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Distributism (also known as distributionism, distributivism) is a third-way economic philosophy formulated by such Roman Catholic thinkers as G. K. Chesterton and Hilaire Belloc to apply the principles of Catholic Social Teaching articulated by the Catholic Church, especially in Pope Leo XIII's encyclical Rerum Novarum[1] and more expansively explained by Pope Pius XI's encyclical Quadragesimo Anno[2]

According to distributism, the ownership of the means of production should be spread as widely as possible among the general populace, rather than being centralized under the control of the state (state socialism) or a few large businesses or wealthy private individuals (plutarchic capitalism). A summary of distributism is found in Chesterton's statement: "Too much capitalism does not mean too many capitalists, but too few capitalists."[3]

Essentially, distributism distinguishes itself by its distribution of property (not to be confused with redistribution of capital that would be carried out by most socialist plans of governance). While socialism allows no individuals to own productive property (it all being under state, community, or workers' control), distributism itself seeks to ensure that most people will become owners of productive property. As Belloc stated, the distributive state (that is, the state which has implemented distributism) contains "an agglomeration of families of varying wealth, but by far the greater number of owners of the means of production."[4] This broader distribution does not extend to all property, but only to productive property; that is, that property which produces wealth, namely, the things needed for man to survive. It includes land, tools, etc.[5]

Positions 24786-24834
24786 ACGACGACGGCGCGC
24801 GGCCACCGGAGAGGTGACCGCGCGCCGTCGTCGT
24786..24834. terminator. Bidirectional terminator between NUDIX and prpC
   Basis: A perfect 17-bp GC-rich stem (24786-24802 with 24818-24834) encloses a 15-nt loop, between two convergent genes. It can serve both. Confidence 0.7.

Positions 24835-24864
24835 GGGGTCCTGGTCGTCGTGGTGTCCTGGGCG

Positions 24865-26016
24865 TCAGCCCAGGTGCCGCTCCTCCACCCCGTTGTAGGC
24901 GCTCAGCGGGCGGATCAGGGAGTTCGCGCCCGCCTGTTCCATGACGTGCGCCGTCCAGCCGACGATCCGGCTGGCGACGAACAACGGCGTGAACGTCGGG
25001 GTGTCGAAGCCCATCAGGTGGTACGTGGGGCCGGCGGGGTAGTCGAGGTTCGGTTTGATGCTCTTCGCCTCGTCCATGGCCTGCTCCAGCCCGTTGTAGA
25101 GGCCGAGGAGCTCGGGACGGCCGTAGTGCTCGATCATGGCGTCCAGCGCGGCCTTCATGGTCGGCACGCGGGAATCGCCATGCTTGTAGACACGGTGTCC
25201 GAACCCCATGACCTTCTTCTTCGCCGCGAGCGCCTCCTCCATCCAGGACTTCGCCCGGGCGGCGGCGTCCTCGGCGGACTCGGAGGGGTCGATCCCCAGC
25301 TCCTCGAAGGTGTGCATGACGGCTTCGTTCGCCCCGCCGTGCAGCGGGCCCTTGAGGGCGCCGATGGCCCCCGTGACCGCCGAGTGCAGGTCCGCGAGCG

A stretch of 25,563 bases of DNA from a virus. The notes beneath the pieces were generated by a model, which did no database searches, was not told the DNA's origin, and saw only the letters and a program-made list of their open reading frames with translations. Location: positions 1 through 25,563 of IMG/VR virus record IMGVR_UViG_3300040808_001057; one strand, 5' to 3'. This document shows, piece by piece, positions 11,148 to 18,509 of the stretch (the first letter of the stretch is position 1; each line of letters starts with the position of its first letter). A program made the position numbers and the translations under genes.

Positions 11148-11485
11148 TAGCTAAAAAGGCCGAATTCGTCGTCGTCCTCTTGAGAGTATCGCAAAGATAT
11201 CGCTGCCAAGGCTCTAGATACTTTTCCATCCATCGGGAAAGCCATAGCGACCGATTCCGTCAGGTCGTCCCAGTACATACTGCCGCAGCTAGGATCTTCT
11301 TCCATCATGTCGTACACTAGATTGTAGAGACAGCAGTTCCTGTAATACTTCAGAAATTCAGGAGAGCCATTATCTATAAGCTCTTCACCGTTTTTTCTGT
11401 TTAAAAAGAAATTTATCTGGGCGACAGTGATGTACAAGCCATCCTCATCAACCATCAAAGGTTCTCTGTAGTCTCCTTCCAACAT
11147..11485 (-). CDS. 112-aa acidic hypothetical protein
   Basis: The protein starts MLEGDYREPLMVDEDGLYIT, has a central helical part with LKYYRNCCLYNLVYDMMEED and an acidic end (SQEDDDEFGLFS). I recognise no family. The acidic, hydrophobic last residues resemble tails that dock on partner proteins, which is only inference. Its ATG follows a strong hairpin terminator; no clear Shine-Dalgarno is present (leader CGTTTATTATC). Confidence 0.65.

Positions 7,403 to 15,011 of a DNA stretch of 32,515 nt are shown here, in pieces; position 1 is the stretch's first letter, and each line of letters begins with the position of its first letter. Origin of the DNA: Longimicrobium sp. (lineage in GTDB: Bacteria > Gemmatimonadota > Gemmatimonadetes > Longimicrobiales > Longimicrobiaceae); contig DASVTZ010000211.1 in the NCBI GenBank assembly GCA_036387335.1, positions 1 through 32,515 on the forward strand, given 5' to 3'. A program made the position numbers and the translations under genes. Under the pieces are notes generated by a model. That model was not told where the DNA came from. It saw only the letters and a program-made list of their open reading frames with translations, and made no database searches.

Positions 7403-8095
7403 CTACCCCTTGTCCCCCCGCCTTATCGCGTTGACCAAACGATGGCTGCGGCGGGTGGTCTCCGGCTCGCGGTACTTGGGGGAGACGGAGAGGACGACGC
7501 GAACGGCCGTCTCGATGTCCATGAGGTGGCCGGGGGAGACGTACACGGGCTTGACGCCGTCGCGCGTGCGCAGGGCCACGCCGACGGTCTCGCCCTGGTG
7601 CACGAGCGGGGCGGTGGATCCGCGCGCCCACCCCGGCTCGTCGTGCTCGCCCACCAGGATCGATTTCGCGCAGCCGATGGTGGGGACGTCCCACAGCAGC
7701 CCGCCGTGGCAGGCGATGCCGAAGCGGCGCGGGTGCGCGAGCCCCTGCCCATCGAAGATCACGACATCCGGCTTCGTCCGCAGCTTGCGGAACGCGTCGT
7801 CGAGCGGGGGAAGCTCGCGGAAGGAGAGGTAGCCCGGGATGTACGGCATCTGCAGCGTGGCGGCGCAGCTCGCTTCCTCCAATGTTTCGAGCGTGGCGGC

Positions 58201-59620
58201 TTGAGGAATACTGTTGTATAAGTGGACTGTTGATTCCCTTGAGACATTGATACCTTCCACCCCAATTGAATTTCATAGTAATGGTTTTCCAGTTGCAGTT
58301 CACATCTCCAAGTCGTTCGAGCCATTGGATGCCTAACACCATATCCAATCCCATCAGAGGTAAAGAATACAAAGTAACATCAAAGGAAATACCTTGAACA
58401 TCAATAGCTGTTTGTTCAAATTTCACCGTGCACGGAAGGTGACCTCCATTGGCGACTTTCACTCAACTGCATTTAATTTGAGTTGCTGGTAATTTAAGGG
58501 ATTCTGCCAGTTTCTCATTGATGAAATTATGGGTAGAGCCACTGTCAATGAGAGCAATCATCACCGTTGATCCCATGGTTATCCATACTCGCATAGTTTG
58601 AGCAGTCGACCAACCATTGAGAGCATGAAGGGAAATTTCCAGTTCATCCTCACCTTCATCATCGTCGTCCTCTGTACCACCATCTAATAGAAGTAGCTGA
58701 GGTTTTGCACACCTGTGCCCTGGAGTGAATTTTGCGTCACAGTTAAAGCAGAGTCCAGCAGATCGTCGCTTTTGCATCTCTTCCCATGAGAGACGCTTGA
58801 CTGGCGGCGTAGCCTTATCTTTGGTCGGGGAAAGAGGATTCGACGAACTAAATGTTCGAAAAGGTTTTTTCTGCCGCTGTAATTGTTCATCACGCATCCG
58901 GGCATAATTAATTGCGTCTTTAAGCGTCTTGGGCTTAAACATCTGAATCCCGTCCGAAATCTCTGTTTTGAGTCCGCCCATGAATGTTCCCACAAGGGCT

Distributism has often been described as a "third way," in opposition to both socialism and capitalism. Thomas Storck argues that "both socialism and capitalism are products of the European Enlightenment and are thus modernizing and anti-traditional forces. In contrast, distributism seeks to subordinate economic activity to human life as a whole, to our spiritual life, our intellectual life, our family life".[6]

Some have seen it more as an aspiration, which has been successfully realised in the short term by commitment to the principles of subsidiarity and solidarity (these being built into financially independent local co-operatives and family owned, small businesses), though proponents also cite such periods as the Middle Ages as examples of the historical long-term viability of distributism.[7]


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